Thursday, March 28, 2013

Easter Traditions and 'Tabaski'

It seems that I am not a very good blogger! Try as I might, my intentions and neatly composed items stay in my head and not in my blog spot.  It is nearly spring here in Kentucky. I say 'nearly' as we have been teased with sun, snow, cold and cloud.....spring blossoms are yet to fully bloom. Easter is around the corner and with it the hopes of renewed nature and more importantly the joy of celebrating our living Savior.
As a child, Easter Sunday was a special time, with special or new to me! We enjoyed a family meal often together with other guests. Family traditions have not changed too much. How do you celebrate Easter? Do you have traditions?
As I travel to Niger a few times a year, I get to observe celebrations and local customs. 

My last trip was in October, 2012. I experienced a time of family and community celebration called TABASKI.  There are a few parallels to our Easter. See what you think....?
New Clothes for Tabaski is similar to our buying Easter outfits

Finding the right sheep for the festivities-like our planning Easter Sunday lunch!
Bringing home the sheep for the Tabaski meal-shopping for groceries!
Sheep are slaughtered and prepared for cooking (note the similarity to the cross0

Sheep are cooked and meat shared with family, neighbors and the poor

Food is shared with all the family and neighbors
Family and friends gather-Hospitality is shown to all!
As you can see from these few pictures, Tabaski is a very special time of celebration in Niger. Sadly it has become commercialized like our Easter. It has become more about buying the most and best sheep than about the meaning of Tabaski, according to my friends in Niamey. Likewise, Easter has become commercialized with Easter baskets, gifts and Sunday brunches here in the USA.  The key elements of Tabaski, according to my Nigerien friends include;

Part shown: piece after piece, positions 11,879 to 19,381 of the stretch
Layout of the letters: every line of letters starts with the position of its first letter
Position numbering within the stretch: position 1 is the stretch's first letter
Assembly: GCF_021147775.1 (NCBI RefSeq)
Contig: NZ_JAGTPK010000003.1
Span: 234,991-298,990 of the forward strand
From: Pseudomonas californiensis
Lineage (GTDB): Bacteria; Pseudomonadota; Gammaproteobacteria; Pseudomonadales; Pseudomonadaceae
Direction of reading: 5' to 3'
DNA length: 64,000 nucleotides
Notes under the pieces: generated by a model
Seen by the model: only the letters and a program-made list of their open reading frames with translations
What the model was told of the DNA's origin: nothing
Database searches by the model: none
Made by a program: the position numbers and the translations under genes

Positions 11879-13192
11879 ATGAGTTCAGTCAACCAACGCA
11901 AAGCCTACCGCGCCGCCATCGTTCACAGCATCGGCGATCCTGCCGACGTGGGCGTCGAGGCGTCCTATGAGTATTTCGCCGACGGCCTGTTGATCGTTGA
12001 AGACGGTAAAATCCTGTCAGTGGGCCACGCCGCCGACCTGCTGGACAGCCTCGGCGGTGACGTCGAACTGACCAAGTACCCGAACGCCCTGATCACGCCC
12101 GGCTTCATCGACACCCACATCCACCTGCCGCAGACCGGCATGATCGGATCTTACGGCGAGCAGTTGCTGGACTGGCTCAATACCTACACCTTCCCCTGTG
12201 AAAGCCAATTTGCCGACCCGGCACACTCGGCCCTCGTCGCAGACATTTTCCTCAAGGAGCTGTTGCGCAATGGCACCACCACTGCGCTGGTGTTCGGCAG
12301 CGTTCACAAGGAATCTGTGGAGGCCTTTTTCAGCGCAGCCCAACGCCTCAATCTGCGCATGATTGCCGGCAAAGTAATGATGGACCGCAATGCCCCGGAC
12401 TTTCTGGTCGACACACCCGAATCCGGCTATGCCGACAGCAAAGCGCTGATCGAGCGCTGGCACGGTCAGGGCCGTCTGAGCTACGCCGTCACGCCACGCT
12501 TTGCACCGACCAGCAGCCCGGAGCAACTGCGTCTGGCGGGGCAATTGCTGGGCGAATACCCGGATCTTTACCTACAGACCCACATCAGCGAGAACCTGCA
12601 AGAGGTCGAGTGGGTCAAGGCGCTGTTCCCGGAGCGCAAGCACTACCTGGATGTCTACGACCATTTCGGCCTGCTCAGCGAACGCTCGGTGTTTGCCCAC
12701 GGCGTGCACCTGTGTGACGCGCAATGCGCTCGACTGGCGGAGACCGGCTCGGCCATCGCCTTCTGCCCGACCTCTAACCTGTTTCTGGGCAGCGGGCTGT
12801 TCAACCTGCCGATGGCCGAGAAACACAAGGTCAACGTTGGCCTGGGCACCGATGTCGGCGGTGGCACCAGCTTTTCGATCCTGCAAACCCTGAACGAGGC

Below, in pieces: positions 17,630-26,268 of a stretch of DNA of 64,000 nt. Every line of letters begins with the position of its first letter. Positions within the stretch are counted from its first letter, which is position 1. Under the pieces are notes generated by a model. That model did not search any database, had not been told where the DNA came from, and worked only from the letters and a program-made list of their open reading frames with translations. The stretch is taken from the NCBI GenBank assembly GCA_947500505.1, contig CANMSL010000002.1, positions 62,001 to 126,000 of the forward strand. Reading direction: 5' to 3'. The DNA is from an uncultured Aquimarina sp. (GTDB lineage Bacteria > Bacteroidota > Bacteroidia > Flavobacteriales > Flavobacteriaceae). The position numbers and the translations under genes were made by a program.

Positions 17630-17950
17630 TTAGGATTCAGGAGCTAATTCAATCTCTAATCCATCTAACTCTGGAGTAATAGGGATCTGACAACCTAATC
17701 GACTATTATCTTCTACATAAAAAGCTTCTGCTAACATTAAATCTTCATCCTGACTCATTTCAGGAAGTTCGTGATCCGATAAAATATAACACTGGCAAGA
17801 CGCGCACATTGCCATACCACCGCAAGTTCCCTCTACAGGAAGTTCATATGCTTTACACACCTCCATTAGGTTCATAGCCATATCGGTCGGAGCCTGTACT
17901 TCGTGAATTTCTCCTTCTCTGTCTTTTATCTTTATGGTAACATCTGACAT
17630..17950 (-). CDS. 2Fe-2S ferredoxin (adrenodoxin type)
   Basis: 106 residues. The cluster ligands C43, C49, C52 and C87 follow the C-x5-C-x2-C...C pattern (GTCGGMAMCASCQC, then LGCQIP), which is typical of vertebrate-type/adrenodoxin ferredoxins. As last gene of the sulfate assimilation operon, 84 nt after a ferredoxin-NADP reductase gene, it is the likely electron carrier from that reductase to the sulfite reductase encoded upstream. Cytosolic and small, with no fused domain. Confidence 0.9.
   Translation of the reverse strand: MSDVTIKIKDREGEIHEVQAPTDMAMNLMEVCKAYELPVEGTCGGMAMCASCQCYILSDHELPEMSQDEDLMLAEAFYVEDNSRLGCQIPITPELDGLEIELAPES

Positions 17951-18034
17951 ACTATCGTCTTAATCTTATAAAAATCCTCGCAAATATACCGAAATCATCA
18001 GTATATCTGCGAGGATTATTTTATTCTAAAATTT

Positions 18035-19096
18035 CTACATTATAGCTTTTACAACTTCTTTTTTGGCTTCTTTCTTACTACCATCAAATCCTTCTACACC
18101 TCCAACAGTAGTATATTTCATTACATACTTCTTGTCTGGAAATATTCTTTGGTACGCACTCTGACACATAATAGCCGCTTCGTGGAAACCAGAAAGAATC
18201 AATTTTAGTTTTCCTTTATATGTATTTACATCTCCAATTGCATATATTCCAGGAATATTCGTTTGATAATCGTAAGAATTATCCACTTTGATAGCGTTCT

• slaughtering of the sheep in hopes of forgiveness of sins committed in the past year, 
  • reconciliation with family members/neighbors for any offenses
  • the sharing of meat to loved ones and the needy.
WOW! This explanation blew me away!
One does not need to be a scholarly theologian to see the beautiful lessons and paralells with our Christian celebration of Easter.

  • Jesus Christ is our Lamb of sacrifice-once for all!
  • Sins are forgiven on the basis of Jesus Christ's perfect substitutionary death. His goodness has been given to those who repent and believe
  • The new clothes we love to buy at Easter are a picture of the designer robes of righteousness that all believers receive by God's grace
  • Sharing the 'Lamb' with friends, family and needy represents to me the need of our sharing the Good News of Jesus Christ's love in dying to pay for our sins. 
  • Visiting and showing hospitality to all and letting by-gones be by-gones seems a healthy and helpful practice to live in fellowship and community!
Looking at another culture and their traditions is very meaningful and deeply moving for me. As I have been meditating upon these  Tabaski celebrations, I am appreciating Easter in a deeper and richer way. My heart longs to share the truth about Jesus Christ and His love for the nations. 
I thank my Nigerien friends for being tranparent and sharing their beliefs and traditions with me....and more than that, they have shared their homes, hospitality and friendship. Can you wonder why I long to return to Niger, over and over again? 
Ok, so I am not a very faithful blogger but perhaps there was a reason to save this post for this time of year.
Two weeks from today, at this time, I will be on duty in Niger. It will be a time of learning, working, serving, and loving a people who are longing to know genuine forgiveness,peace and love that can only be found in our great living Savior.